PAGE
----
When I owned a real estate firm, I used to go into the local radio station to record a commercial each month. I enjoyed writing the copy and then having an opportunity to record in the studio with the station’s talented and fun DJ. Without fail, my first few takes were unusable, as I would invariably come across as aloof, a tad of a perfectionist, and stiff.
We jokingly said I sounded like Hillary Clinton–preachy.
The DJ would pull his chair close to where I sat. He’d swing the mic to the side, and start to ask me questions about what I really wanted to convey to the listeners. We’d chat for a bit, and I would immediately begin to think about how I wanted to serve my clients–what I wanted them to know about how we could help. I stopped overthinking what I was saying, and how I was saying it. I sank into being the authentic me, and I spoke with a warmer tone of voice with words right from my heart.
“That’s it!” the DJ would yell, pointing at me. “Speak from that place.”
From there, we both knew the recording would flow with the right tone, phrasing, and energy.
Each month, we’d go through the exact same process. I consistently defaulted to that preachy tonality, but with practice and coaching, I’d get off my soapbox and simply be me.
I have realized that at times, I do the same thing with my writing.
I come from an academic writing/publishing background, which, of course, is not known for its breezy, accessible style. When combined with my default to being a bit preachy, the combination can be deadly for readers.
I have become incredibly focused on remedying this habit and have established a few rituals to take me from my head and into my heart before I begin to write. These rituals may be of service to you as well (regardless of the creative act).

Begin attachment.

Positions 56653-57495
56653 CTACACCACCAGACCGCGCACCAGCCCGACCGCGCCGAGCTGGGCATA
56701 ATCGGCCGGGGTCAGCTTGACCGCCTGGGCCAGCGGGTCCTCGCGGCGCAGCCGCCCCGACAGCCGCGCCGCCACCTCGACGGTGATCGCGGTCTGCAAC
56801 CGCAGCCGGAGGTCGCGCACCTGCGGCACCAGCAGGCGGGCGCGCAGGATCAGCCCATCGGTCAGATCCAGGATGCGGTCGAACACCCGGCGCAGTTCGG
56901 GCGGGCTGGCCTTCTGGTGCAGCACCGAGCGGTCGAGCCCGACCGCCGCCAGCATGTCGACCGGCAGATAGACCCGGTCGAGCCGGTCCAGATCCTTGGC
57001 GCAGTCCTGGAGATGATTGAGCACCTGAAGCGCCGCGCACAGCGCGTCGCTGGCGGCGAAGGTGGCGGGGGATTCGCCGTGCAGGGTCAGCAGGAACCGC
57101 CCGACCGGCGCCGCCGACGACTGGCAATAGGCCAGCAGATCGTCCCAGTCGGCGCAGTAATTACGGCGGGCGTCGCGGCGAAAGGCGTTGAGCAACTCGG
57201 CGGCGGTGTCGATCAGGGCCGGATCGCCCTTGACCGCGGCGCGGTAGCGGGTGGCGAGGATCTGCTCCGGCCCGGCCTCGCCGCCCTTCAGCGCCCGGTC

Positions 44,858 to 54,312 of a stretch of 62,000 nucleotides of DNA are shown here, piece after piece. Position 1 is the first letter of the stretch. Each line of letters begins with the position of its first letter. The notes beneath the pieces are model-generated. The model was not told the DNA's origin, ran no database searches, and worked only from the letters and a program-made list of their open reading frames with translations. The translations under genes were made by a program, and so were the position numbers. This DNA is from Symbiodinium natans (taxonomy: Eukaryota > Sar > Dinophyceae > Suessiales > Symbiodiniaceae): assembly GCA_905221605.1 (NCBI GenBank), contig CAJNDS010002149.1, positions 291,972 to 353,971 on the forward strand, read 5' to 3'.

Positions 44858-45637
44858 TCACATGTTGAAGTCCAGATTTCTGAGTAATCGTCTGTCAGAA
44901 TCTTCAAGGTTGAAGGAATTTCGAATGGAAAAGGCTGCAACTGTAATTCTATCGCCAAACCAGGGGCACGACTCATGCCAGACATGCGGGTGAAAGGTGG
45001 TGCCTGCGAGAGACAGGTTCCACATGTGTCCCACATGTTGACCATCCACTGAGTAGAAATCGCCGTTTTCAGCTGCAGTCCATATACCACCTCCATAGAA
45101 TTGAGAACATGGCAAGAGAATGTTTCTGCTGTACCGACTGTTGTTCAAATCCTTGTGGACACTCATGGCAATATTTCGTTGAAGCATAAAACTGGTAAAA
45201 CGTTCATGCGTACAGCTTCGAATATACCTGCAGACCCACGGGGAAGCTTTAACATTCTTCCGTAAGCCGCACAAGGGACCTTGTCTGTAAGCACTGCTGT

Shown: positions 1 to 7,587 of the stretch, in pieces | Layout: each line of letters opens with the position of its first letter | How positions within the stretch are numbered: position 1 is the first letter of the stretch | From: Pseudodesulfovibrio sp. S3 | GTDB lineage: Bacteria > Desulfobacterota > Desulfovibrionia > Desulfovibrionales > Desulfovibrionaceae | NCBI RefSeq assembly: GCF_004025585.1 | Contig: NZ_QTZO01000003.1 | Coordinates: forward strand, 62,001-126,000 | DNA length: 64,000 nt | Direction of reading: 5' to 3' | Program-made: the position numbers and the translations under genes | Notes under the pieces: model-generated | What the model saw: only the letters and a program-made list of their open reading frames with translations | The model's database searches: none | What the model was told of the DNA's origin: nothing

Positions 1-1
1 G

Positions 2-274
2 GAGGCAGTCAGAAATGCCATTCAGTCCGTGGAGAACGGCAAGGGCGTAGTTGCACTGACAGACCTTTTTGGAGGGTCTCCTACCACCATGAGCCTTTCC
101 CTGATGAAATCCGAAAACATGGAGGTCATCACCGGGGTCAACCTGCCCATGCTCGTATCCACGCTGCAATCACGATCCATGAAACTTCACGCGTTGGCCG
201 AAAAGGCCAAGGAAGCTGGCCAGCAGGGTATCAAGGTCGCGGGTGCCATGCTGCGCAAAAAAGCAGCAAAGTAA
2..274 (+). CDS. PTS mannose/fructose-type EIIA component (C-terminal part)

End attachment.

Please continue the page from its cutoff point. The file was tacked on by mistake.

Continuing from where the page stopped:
1) I ask myself the following questions and jot down my answers: What is my intention? What is it that I truly want to say? What do I want my readers to feel? Is there a specific action I want them to take?
2) I light a candle and repeat my intentions out loud.
3) I see my words connecting with my readers and reaching them in ways I did not even anticipate.
4) I meditate for a few minutes to clear my mind.
5) I take up a pen and doodle with my left hand–my non-dominant hand (this helps to loosen my connection to my linear and judgmental left brain and strengthens my ability to tap into my right brain where I find more flow and resonance).
6) I keep a sticky note on my laptop to remind me not to preach.
7) I drink some water.
8) I bring a specific person to mind and write to them with all my love.
Once I have completed the first draft, I go back and search from any whiffs of separation between my readers and me. Places where I may have unintentionally dug a moat around myself as a protective measure, or parts of the writing where I hid out in cerebral language.
If I write something that makes me uneasy and uncomfortable, I know that vulnerability will serve my readers (and me). I’m getting better at letting go and letting the light shine in on my imperfections, my heart breaks, and my naked truth.
I’m finding that deeper, warmer voice inside of me more readily. I am setting it free without an energy of avoiding getting it wrong; but rather, I turn toward the hearts of those with whom I crave connection.
Stepping down off my soapbox is the precursor to true service and kinship.